LP vs CDSince the 1980s the CD has become the primary format for the distribution of commercially-produced recorded music, replacing the vinyl LP after several decades of development. CDs are the result of significant technological advances in digital recording and data storage. But are CDs better than LPs? Well, yes and no.
2011 update: The CD is now only one of a number of formats for the distribution of recorded music, commercially-produced or otherwise. However, similar LP-vs-CD arguments as presented below can still be applied to newer formats such as the MP3.
In terms of of convenience, the CD wins hands down, giving the user the ability to change tracks at the touch of a button, or to listen to music on the move. The CD easily beats the LP for durability, with zero playing wear and resistance to damage of the stored recording if handled reasonably carefully.
Things are not so clear-cut when it comes to sound reproduction, though. Many people still refuse to 'go digital' because they are convinced that their old analogue LPs simply sound better. Are they merely Luddites who resist the advance of technology because they prefer the old ways? No: the answer is that they hear their LPs played on equipment that actually does the job of extracting the signal from the record efficiently.
What analogue audiophiles have realised is that those little grooves contain GREAT SOUND. In the 1970s, a Glasgow engineer by the name of Ivor Tiefenbrun researched turntable design, and concluded that even the most expensive available at that time could not adequately get that great sound off the record. In subsequently designing the Linn Sondek LP12, Tiefenbrun recognised that a record-player is primarily a mechanical system, and that the tiny modulations in a record groove cannot be properly interpreted by a system that introduces its own vibrations.
This is why I continue to listen to records played on a Linn Sondek rather than an inferior, vibrating direct-drive turntable. When played on a turntable such as a properly set-up Linn, vinyl can more than match CD for sound accuracy. To the listener, the differences are immediate and obvious in comparison with any turntable which is not properly designed, however expensive.
Before the advent of CD, in the 1970s and 80s the Linn Sondek became established as by far the most successful way to play vinyl, though many other designers have since gone to similar lengths to design high-end turntables that equal or even surpass the Linn's capabilities. The problem is that all such devices are expensive, usually costing a four-figure sum. Because of this, most people's experience of records is that they sound poor and have background noise which can drown out a low-level recording.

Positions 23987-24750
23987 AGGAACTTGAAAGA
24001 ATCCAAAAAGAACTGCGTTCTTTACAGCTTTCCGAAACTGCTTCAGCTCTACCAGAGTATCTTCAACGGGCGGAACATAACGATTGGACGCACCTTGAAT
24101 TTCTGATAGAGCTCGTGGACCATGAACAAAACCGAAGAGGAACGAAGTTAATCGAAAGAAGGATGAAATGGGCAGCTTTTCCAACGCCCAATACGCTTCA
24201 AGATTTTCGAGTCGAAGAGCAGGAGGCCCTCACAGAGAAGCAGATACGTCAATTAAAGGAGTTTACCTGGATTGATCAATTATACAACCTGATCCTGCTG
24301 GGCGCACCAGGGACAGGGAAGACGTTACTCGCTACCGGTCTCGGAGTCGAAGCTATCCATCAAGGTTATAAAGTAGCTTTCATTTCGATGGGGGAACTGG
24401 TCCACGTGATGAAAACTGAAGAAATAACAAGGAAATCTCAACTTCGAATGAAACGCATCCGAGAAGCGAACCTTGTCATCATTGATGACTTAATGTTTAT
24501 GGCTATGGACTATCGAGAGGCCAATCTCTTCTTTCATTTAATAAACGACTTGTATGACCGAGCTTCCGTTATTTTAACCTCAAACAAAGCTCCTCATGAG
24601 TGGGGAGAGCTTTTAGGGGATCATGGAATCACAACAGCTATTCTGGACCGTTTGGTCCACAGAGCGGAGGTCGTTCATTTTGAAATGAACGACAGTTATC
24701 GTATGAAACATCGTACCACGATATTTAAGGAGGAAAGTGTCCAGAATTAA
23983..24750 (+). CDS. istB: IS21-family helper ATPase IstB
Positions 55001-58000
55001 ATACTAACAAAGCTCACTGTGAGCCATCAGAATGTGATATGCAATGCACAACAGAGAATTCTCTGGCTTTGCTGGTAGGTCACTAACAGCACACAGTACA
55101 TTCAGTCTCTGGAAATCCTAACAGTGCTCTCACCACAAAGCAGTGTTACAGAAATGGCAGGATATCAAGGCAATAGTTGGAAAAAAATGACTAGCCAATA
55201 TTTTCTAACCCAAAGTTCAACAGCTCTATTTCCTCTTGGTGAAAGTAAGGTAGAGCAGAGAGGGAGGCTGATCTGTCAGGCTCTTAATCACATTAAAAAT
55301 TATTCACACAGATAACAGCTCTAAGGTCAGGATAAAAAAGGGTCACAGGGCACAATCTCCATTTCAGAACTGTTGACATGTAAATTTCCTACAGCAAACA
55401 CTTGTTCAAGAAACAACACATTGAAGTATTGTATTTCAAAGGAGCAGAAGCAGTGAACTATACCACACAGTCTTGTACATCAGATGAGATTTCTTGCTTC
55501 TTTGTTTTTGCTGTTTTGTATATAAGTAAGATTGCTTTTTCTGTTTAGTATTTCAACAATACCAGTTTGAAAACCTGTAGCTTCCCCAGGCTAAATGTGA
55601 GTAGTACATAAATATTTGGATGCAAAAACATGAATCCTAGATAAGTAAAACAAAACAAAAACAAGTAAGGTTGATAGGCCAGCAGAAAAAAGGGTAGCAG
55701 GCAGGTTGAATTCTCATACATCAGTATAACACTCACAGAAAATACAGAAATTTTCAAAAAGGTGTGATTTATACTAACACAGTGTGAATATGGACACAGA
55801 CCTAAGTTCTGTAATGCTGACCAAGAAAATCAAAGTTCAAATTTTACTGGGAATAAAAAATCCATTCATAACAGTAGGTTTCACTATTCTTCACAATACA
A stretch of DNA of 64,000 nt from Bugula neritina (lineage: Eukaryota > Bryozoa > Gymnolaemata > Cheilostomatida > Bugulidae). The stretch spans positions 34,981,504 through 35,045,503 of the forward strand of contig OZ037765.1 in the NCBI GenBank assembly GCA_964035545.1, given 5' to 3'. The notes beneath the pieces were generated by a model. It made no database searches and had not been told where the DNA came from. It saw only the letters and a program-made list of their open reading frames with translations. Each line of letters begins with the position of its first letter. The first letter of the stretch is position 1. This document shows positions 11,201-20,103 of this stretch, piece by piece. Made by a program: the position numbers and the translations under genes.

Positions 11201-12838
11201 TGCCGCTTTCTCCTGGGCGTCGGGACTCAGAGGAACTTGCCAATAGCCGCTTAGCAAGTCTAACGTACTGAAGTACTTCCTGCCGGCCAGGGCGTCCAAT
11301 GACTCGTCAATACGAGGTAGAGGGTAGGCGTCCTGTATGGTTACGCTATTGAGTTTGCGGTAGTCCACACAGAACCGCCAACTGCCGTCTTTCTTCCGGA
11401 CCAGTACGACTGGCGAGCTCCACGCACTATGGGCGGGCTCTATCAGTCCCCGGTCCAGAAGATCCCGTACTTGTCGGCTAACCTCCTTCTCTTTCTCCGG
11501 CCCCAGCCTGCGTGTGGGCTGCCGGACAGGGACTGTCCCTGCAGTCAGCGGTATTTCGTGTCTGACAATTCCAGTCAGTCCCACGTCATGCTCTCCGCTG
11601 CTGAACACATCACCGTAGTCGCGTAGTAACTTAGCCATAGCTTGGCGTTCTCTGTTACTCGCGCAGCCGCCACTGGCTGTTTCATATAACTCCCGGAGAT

CD players, on the other hand, generally extract the maximum information from the disc, and without background noise. However, CDs contain a lower-quality version of the original recording (dithered down to 16-bit from 20/24-bit), otherwise CDs (compact discs) would not be compact! With a CD you don't get everything that was recorded in the first place, whereas an LP contains a faithful copy of the original master. No-one can deny, though, that CDs sound pretty good. In fact, in the experience of most people, CDs sound much better than LPs ever did, because they only ever heard dreadfully abused LPs played on a poorly-designed plastic box.
From reading this article you may be wondering whether to invest in a high-end turntable. As an analogue audiophile myself, I'd encourage you to do so, if you have a significant number of vinyl records or a ready source of supply. You will hear your records like you've never heard them before. Have a look at the current version of the Linn Sondek LP12.
While high-end analogue hi-fi is sonically superior to digital as represented by the CD, we also know that even 16-bit digital audio can come close to analogue in quality if handled by sympathetic engineers, and is much more consistent and durable.
A question often asked:Can CDs made from LPs ever sound better than CDs made by the recording company from the original master tapes?
Yes, it is very possible. Imagine an LP made in, say, 1971 from a fairly new analogue master tape. The LP contains a faithful copy of the original recording. The same recording was digitised by the recording company in, say, 1991. The original master tape will have had twenty years in which to deteriorate, and as magnetic tape is not a permanent audio storage medium for analogue signals, deterioration will definitely have taken place to some degree. The freshness and clarity of the recording will have been affected and print-through (unwanted magnetisation of adjacent tape layers) increased. A sympathetic digital restoration of the signal from a mint copy of the 1971 LP could exceed the quality of the commercial CD released by the recording company.